Tagged: theology

Isn’t an Agnostic just an Atheist without any balls?

All joking aside, what do I mean when I say that I’m an Agnostic? It’s a great question and one that I’ve been asked often. Different people have a different understanding of what the word means and it applies to each person a little different much the same as every Christian is not a carbon copy of the next.

First and foremost, I’m not an atheist and that is an important distinction to me. By definition an atheist would say there absolutely is no God and an agnostic would say that we cannot know for sure if there is a God.

…that felt very patronizing…we all know the basic definitions involved here…I apologize. Let’s move on and pretend that didn’t just happen.

To get back on track, the question was, what does it mean that I have chosen this label for myself?

Let’s start with what I’m not. As I mentioned, I’m not an atheist. Is there a God? I don’t know. But I have no problem with others believing that there is a God and choosing to live their lives based upon that conviction. An atheist, by very definition, is diametrically opposed to those that believe God exists. I’m not. My father and both my grandfathers are pastors and have spent their lives dedicated to the service of others and the teaching of the Bible. They are three of the most honorable and upstanding men I have ever known and I have the greatest amount of respect for them and the selfless love they have shown to me and so many others. They taught me what it means to be a man. They pray for me every day. They are true men of conviction and I would die to defend their right to live out their faith and share it with others. In short, I’m not anti-Christian or anti-God (and if you ever talk shit about my dad, I’ll kick your ass).

So if we covered what I’m not, then what am I? Anyone that knows me, knows that I am a person of conviction, morals, and integrity. That hasn’t changed. I’m also still the gangly accident-prone goofball that some of you had the pleasure of growing up with. What has changed is the basis of my moral code and the motivation for the decisions I make on a daily basis. As a Christian, I consulted the Bible and lived my life according to it’s teachings. While that’s no longer the case, I still agree with much of it and my worldview is heavily influenced by my Christian upbringing. For now, I won’t dissect that further. That’s the whole purpose of this blog, telling my story of what it means to be an Agnostic PK.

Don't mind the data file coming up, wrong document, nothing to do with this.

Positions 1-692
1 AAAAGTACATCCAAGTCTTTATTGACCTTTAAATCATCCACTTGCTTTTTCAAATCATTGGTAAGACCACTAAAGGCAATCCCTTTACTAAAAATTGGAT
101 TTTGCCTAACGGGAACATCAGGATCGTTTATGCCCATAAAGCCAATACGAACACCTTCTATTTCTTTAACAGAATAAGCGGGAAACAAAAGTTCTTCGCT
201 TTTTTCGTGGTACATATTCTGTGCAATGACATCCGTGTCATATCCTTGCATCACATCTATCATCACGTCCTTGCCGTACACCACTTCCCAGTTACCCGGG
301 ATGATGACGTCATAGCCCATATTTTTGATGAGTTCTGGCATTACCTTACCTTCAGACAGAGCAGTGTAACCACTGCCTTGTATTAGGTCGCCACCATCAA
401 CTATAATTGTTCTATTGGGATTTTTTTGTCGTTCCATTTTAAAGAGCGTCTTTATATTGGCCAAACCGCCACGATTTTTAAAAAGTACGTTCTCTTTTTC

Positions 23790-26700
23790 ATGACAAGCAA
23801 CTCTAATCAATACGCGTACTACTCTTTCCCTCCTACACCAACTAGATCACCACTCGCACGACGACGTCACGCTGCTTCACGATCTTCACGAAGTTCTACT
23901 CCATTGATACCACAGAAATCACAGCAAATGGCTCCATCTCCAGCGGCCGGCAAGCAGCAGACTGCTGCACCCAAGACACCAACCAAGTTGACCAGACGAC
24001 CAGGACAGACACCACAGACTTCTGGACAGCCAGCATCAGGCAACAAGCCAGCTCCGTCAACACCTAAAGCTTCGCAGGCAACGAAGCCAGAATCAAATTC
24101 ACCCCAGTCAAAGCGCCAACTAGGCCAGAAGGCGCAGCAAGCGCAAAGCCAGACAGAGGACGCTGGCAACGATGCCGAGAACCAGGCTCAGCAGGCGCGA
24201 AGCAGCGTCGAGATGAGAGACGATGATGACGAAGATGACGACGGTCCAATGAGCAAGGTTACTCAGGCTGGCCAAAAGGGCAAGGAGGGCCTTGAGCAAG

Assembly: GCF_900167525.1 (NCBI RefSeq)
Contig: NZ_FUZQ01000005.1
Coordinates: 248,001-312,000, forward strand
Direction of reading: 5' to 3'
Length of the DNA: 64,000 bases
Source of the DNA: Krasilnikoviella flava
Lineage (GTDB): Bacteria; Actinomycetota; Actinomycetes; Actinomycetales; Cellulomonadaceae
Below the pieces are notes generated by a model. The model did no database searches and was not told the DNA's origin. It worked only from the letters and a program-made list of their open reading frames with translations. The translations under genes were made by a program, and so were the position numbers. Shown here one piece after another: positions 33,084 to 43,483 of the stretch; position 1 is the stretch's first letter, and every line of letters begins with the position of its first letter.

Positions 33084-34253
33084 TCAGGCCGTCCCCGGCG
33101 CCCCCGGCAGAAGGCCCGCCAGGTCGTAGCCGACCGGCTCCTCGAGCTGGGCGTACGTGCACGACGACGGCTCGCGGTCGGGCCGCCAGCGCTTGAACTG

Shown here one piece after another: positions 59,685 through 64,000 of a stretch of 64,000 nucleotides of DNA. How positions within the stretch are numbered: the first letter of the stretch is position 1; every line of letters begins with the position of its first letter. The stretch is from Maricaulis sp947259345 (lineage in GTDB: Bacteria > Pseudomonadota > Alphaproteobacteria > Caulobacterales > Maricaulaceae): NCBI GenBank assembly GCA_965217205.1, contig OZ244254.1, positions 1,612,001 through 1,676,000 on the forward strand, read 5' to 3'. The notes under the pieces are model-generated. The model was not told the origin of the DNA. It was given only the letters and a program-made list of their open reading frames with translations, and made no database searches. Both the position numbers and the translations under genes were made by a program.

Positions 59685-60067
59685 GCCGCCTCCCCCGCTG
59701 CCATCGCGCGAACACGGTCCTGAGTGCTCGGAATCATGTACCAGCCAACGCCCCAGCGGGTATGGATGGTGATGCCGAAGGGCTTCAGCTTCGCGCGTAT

PK is slang for Pastor’s Kid…DANG IT…Why do I keep doing that! We’re not a bunch of idiots here, DIETZ! End on a high note with a pithy tag-line tying it all back into the name of the blog, not by insulting their intelligence…stupid…

Advertisements

Origin Story

Born into a pastor’s family to two pastor’s kids, I went directly from home school to a Christian Liberal Arts College to get my Bible Degree.  Evangelicalism is so ingrained in my life story that it became all that I was. Becoming a third-generation pastor was clearly my destiny. I was fluent in Christianese and all that I did was guided by the prompting of the Holy Spirit. Over 30 years of summer camp and sword drills, courting and side-hugs, worship team and Jeremy Camp covers, and look at me now…

I’ve been getting questions lately from people wondering how, given this back-story, I’ve come to classify myself as an Agnostic. Old friends not bold enough to ask me, have sat back at a distance thinking, “He’s just angry, maybe has some issues with the church and some of the dysfunction he’s seen, and he’s going through a reactionary phase. This is just his way of rebelling and testing his faith, but he’ll be back…they always come back.” The truth is, rejecting Evangelical Christianity was something I did out of necessity, not rebellion. It saved me. It saved my faith, my joy, and really, my LIFE. How, you ask?

This blog is an attempt to answer some of those questions.  I have a genuine interest in engaging in dialogue about my journey, but no desire to de-convert anyone.  This isn’t about me convincing you of how wrong you are, or listening to you try to reconvert me.

I’m doing this for two reasons. First, I intensely love many people who still consider themselves to be Evangelical Christians.  While I must live authentically, I have no desire for this to sever those relationship with the people I care so much about.  The only way I know to do this is with honesty about what I believe, but with an understanding that I have a deep respect for those that live with authentic faith and conviction.  I believe that we can agree to disagree and still enjoy a deep connection based on mutual respect and honesty.

Second, I know that I’m not the only one on this journey.  I hope that by “outing” myself in this way, I can connect with some of you with similar backgrounds about where you are at in your own journey.  Hopefully, we can help one another as we learn to process life outside the paradigms that we grew up in.

Finally, while I’m a huge fan of blogs and Facebook and other ways of communicating and connecting over the interwebs, I prefer to use these tools as a way to stay connected from a distance and to facilitate meaningful in-person connections.  So let’s grab a cup of coffee or a beer sometime!

In the meantime, I’ll be posting here occasionally and I look forward to being able to share more of my story and hearing some of your thoughts.